Except everyone will do that, then...

No they wont. People are different. Some have a high pain thresholds and will be willing to wait longer and some have a lower pain thresholds and will give up quicker. Eventually it will even out so that it'll be just enough profit for just enough people. As soon as profitability declines the difficulty will fall. It's supply and demand..

You are incorrect.

As profitability declines, so will the acceleration of difficulty, not the velocity of difficulty. If profitability turns negative, then so should the acceleration of difficulty, thus only then should difficulty decline.

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March 06, 2011, 06:16:55 PM
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I think you folks with good mining rigs shouldn't worry too much. All you have to do is wait out the rest of the miners once mining becomes unprofitable until they quit, then the difficulty will drop and you can main profitably again.
Except everyone will do that, then...

No they wont. People are different. Some have a high pain thresholds and will be willing to wait longer and some have a lower pain thresholds and will give up quicker. Eventually it will even out so that it'll be just enough profit for just enough people. As soon as profitability declines the difficulty will fall. It's supply and demand..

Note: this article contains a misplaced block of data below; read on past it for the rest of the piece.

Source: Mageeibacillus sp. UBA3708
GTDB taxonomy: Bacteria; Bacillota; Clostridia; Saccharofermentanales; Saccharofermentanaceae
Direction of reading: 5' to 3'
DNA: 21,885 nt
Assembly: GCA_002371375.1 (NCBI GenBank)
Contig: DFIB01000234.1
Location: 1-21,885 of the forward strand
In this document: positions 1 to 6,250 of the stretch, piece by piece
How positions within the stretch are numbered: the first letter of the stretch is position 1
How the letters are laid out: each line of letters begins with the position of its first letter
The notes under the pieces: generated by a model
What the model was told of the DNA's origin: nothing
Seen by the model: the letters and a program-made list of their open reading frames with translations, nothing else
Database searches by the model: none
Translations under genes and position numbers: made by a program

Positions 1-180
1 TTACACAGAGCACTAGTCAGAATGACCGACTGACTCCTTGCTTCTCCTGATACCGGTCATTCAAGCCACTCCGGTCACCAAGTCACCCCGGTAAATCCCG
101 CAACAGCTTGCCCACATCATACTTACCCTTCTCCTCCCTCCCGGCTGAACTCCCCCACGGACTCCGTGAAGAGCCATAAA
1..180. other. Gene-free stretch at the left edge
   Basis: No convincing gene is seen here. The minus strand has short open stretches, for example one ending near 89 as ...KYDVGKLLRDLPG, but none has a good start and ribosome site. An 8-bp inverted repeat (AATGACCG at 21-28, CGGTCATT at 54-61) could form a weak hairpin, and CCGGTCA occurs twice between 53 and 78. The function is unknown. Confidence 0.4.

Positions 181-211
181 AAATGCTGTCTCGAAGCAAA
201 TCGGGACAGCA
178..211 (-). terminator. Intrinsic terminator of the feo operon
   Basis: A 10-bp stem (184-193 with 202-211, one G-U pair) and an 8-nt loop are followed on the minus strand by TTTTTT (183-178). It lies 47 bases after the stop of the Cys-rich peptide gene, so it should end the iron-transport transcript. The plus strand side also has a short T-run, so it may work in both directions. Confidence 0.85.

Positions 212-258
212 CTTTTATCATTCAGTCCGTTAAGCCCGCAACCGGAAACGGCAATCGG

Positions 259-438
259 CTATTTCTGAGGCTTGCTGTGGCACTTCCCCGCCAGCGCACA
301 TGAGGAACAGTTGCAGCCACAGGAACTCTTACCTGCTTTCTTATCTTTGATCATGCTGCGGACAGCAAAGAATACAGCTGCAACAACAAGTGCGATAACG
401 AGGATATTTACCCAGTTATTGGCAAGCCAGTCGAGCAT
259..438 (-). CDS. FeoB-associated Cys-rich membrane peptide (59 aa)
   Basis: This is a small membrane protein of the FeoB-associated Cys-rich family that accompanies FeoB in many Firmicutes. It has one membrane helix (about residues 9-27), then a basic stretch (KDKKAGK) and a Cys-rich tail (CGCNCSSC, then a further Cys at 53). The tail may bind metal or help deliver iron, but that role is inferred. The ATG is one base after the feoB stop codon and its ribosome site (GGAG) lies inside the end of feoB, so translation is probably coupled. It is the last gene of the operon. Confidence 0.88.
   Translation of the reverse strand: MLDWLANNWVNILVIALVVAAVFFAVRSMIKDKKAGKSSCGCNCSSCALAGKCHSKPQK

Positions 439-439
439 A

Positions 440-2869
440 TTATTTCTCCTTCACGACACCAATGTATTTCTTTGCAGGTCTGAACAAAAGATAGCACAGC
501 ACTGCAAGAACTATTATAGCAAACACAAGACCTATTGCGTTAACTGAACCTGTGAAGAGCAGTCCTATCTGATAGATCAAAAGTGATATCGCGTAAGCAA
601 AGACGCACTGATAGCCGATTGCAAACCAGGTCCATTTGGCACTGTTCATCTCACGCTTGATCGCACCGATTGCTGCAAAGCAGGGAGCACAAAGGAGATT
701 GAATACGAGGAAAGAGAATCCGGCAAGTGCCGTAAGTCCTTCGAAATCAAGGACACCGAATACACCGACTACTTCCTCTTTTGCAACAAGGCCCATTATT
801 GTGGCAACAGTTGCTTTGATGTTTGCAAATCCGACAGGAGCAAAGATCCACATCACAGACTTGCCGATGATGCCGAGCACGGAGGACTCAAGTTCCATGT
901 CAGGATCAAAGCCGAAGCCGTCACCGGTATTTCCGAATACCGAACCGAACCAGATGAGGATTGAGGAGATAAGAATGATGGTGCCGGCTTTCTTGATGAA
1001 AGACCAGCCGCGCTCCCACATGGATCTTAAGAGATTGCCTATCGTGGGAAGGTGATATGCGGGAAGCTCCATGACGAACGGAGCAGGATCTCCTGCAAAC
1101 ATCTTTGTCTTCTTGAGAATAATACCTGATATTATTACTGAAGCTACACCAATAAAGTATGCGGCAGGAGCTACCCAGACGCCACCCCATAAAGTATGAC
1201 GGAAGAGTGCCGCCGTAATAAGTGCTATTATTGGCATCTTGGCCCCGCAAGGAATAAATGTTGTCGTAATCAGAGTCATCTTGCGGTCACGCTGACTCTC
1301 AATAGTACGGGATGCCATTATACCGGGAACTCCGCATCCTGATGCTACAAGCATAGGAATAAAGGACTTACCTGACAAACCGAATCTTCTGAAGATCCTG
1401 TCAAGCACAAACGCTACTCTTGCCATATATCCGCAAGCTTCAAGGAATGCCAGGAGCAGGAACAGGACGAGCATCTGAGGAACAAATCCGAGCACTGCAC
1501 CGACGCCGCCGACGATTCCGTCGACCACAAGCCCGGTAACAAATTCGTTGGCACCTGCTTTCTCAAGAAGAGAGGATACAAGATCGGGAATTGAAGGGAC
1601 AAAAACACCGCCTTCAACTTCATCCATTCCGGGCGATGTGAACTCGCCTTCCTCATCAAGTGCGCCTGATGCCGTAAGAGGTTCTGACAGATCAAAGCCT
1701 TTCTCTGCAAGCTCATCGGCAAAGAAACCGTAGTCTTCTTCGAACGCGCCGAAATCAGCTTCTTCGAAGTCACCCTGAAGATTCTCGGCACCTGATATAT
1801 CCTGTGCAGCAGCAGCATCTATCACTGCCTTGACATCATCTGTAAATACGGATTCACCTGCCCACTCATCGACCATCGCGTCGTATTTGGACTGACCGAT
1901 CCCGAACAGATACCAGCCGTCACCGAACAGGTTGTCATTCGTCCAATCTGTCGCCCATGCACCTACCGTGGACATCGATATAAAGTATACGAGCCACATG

You are incorrect.

As profitability declines, so will the acceleration of difficulty, not the velocity of difficulty. If profitability turns negative, then so should the acceleration of difficulty, thus only then should difficulty decline.

Yeah you are right but my main point still stands.

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March 06, 2011, 06:51:54 PM
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How long before there are BTC derivative contracts? That would open up profit streams for those that understand the ballistic nature of the evolving market.

What are the benefits of derivative contracts?
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March 06, 2011, 07:12:39 PM
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How long before there are BTC derivative contracts? That would open up profit streams for those that understand the ballistic nature of the evolving market.

What are the benefits of derivative contracts?

I assume he means futures.  The contract is for X bitcoins on Y date.  Two people buy each contract, one as the BTC seller, one as the BTC buyer.  So, the prices are set at what investors think X BTC will be worth on the date Y.  As the date approaches, the price will be reconciled with the current market price.  This is the proper place for speculation, as well as hedging. I believe it would greatly smooth out the colatility of bitcoin, and if I wan't so busy with other things, I would seriously consider setting up such a market.